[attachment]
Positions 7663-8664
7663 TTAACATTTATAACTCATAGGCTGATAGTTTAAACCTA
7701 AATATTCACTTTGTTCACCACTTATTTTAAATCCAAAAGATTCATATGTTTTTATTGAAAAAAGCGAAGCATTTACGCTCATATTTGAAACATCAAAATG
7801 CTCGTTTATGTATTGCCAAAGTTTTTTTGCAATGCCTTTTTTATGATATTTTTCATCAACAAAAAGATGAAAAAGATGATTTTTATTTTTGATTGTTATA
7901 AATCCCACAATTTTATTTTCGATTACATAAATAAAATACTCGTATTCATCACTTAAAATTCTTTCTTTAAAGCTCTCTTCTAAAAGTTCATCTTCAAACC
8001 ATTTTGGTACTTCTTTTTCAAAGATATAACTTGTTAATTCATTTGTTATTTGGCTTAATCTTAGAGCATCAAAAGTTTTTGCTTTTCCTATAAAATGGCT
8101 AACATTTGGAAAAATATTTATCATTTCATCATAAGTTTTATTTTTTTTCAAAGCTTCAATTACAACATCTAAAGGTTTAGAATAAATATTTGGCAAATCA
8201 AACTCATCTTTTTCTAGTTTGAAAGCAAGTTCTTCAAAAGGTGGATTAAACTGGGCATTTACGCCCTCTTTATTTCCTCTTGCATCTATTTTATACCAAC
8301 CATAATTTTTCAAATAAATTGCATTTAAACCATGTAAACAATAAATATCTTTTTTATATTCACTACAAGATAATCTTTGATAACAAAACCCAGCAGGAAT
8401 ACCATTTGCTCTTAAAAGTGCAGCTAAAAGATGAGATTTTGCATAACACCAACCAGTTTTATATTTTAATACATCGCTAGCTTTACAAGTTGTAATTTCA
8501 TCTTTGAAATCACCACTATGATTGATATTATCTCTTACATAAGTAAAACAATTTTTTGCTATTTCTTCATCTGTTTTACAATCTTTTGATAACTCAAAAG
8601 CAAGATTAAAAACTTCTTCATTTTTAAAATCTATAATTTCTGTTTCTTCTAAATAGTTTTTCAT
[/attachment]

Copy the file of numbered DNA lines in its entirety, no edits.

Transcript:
Positions 7663-8664
7663 TTAACATTTATAACTCATAGGCTGATAGTTTAAACCTA
7701 AATATTCACTTTGTTCACCACTTATTTTAAATCCAAAAGATTCATATGTTTTTATTGAAAAAAGCGAAGCATTTACGCTCATATTTGAAACATCAAAATG
7801 CTCGTTTATGTATTGCCAAAGTTTTTTTGCAATGCCTTTTTTATGATATTTTTCATCAACAAAAAGATGAAAAAGATGATTTTTATTTTTGATTGTTATA
7901 AATCCCACAATTTTATTTTCGATTACATAAATAAAATACTCGTATTCATCACTTAAAATTCTTTCTTTAAAGCTCTCTTCTAAAAGTTCATCTTCAAACC
8001 ATTTTGGTACTTCTTTTTCAAAGATATAACTTGTTAATTCATTTGTTATTTGGCTTAATCTTAGAGCATCAAAAGTTTTTGCTTTTCCTATAAAATGGCT
8101 AACATTTGGAAAAATATTTATCATTTCATCATAAGTTTTATTTTTTTTCAAAGCTTCAATTACAACATCTAAAGGTTTAGAATAAATATTTGGCAAATCA
8201 AACTCATCTTTTTCTAGTTTGAAAGCAAGTTCTTCAAAAGGTGGATTAAACTGGGCATTTACGCCCTCTTTATTTCCTCTTGCATCTATTTTATACCAAC
8301 CATAATTTTTCAAATAAATTGCATTTAAACCATGTAAACAATAAATATCTTTTTTATATTCACTACAAGATAATCTTTGATAACAAAACCCAGCAGGAAT
8401 ACCATTTGCTCTTAAAAGTGCAGCTAAAAGATGAGATTTTGCATAACACCAACCAGTTTTATATTTTAATACATCGCTAGCTTTACAAGTTGTAATTTCA
8501 TCTTTGAAATCACCACTATGATTGATATTATCTCTTACATAAGTAAAACAATTTTTTGCTATTTCTTCATCTGTTTTACAATCTTTTGATAACTCAAAAG
8601 CAAGATTAAAAACTTCTTCATTTTTAAAATCTATAATTTCTGTTTCTTCTAAATAGTTTTTCAT